By Ove Overmyer
When employees experience a break in service due to an extended illness, pregnancy or injury, it is often accompanied by undue stress, uncertainty and anxiety. Returning to work, whether it is with some restrictions or with no limitations whatsoever can be an incredibly daunting hurdle for even the most seasoned professional.
Most studies show that having a well-functioning union and good stewardship is one of the best ways to fight stress in the workplace. A union gives workers a vehicle to deal with most of the issues that workers refer to as the leading causes of their stress.
If you are lucky enough to have effective union stewardship in your workplace, chances are the employee returning to work has a very good chance to make a complete and smooth transition back to the working world. In this article, we will introduce some helpful guidelines to assist you in your effort to help fellow union members successfully return to work.
First of all, union stewards must maintain credibility by being honest with your fellow members, co-workers and management. A steward who misleads or skirts the truth won’t remain credible for very long. An accurate assessment of the workers mental and physical well-being is in everyone’s best interest, even if the documentation says otherwise.
Be as knowledgeable as you possibly can about the collective bargaining agreement and terms and conditions of employment, work rules and policies, supervisor and manager responsibilities, and the issues impacting all the workers you represent.
Be a reliable source of information. If you are asked a question and you don’t know the answer, say “I don’t know” – then get the information and get back to the member as soon as possible. And when you say you are going to do something, always follow through.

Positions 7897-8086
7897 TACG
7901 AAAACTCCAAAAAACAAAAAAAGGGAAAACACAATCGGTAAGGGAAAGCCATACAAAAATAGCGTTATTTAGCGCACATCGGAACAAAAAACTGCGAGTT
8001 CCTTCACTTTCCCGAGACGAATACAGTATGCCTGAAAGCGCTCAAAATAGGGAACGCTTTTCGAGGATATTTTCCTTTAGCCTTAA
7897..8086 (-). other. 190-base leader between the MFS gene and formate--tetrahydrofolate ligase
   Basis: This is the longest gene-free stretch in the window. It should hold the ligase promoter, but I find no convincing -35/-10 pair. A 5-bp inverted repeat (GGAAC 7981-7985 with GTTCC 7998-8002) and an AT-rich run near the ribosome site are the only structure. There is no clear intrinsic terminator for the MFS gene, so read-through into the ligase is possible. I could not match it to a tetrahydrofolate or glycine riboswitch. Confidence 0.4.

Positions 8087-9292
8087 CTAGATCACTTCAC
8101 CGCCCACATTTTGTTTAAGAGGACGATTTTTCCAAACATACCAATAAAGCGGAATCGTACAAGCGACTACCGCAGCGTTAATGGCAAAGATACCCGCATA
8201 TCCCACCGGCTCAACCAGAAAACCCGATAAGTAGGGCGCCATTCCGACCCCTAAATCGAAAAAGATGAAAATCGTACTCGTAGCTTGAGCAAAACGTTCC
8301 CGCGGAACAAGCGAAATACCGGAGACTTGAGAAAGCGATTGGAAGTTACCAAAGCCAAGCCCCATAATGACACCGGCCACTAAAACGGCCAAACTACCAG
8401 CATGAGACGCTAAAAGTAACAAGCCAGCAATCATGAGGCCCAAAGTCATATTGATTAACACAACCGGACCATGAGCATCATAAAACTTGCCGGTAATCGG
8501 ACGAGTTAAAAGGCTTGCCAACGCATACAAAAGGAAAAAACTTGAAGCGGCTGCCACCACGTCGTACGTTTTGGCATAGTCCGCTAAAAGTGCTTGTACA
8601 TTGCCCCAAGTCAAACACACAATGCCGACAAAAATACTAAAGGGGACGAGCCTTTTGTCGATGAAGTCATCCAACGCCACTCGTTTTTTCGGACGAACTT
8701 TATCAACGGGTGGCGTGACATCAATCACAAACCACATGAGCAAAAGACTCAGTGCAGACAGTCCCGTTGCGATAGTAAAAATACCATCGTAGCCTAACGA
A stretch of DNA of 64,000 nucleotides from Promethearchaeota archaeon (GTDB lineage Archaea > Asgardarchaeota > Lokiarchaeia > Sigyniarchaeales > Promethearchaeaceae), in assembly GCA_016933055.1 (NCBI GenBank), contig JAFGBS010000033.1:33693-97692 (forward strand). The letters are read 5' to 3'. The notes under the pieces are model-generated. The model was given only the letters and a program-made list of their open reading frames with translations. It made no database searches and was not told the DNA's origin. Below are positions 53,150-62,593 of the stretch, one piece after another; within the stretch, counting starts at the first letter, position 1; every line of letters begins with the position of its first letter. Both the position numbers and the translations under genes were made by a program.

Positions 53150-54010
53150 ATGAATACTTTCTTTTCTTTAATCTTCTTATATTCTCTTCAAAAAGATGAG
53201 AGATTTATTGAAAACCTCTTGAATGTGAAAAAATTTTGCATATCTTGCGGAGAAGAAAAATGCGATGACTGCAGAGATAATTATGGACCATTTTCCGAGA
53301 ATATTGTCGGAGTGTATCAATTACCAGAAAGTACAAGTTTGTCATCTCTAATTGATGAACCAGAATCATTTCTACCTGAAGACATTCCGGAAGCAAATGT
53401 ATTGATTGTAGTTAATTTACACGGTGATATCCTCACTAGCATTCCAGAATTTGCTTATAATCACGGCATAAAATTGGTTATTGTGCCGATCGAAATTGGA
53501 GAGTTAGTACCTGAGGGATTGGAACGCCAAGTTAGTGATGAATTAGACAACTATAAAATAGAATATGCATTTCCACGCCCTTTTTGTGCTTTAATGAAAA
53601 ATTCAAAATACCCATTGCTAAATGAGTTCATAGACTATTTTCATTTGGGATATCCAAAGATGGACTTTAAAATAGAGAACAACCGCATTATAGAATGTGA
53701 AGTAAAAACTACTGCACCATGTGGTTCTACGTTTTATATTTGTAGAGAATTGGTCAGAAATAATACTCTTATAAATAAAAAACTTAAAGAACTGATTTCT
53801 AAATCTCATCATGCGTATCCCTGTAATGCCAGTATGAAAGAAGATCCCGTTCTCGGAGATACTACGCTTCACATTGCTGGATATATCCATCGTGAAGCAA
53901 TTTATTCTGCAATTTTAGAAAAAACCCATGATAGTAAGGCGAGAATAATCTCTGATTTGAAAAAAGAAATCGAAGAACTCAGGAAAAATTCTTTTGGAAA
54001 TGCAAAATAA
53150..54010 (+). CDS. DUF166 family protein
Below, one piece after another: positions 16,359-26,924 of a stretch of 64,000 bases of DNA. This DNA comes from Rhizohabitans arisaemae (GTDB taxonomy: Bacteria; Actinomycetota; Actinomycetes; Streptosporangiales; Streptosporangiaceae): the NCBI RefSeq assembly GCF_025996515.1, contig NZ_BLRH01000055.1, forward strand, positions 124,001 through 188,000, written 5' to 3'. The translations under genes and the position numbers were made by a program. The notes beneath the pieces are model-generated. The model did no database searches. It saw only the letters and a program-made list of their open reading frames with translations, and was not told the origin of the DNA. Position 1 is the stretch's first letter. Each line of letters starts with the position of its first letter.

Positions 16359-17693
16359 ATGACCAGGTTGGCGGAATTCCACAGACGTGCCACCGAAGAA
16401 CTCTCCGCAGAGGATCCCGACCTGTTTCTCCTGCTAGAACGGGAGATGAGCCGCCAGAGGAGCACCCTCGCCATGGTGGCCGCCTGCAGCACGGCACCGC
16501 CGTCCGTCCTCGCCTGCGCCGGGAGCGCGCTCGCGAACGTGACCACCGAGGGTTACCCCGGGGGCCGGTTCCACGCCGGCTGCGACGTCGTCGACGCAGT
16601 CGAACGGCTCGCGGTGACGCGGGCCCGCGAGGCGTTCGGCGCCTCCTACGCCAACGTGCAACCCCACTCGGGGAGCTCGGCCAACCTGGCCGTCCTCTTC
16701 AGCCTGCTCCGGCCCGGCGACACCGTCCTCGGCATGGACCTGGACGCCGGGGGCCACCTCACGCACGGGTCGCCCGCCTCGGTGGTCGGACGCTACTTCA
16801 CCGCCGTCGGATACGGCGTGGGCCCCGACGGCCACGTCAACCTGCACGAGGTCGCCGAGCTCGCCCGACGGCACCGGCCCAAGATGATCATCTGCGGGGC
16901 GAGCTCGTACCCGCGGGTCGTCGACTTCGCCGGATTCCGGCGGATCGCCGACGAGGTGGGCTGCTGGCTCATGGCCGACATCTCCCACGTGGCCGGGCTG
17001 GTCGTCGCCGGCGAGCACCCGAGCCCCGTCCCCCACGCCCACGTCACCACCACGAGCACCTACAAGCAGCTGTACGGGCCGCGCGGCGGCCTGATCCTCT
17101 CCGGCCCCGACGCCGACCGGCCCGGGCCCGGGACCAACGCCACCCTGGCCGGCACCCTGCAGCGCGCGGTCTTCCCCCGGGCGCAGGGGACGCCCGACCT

An effective union steward should always be accessible to fellow members and management. Many times that means talking with members after regular working hours and being there for them when they are in crisis. Being a good listener always helps too.
Be supportive and thoughtful of workers returning to work. When you are approached with complaints about a fellow employee who is having difficulty returning to work, offer them understanding, resources, encouragement and guidance in addressing their situation.
When you build relationships of trust and solidarity over time, you will probably be more successful when asking union members and management to support a co-worker returning to work. You can motivate others leading by example. Take the initiative to talk to members one-on-one. It is a more personal and effective way to share important information about the worksite, especially when a co-worker is re-entering the workforce.
Ask your employer to consider return-to-work strategies
Many return-to-work (RTW) programs suggested by the United States Department of Labor were originally designed to reduce workers' compensation costs for employers. However, they can do much more-- they can improve productivity and worker morale across the workplace; they can save employees time and money and they can protect employees and employers from loss of talent. If you do not have these programs in place at your worksite, you should recommend making it an agenda item at your next labor-management meeting.
Examples of effective RTW strategies include offering the opportunity to work part time from home, telecommuting, modifying work duties, modifying schedules, and implementing reasonable accommodations to provide employees with the tools and resources they need to carry out their specific job responsibilities.
In many workplaces, in both the public and private sector, flexible work arrangements, accessible technology and office automation have increased the capabilities of employees and made it easier for them to do their jobs in alternative ways.
This allows the employee to protect their earning power while at the same time boost employer productivity. Furthermore, in many instances, the ability to return to work after injury or illness plays an important role in the employee's actual recovery and healing process.
Another recommendation to help ease the transition for a co-worker returning to the job site is starting an Employee Resource Group (ERG). These groups can help encourage employees to work together to address health-related problems and issues that impact each other and their workplace.
And finally, communication, flexibility, understanding and a good support network are often the most important aspects to consider when managing a fellow union member’s return to work-- and helping them find the right combination to the work-life balance equation.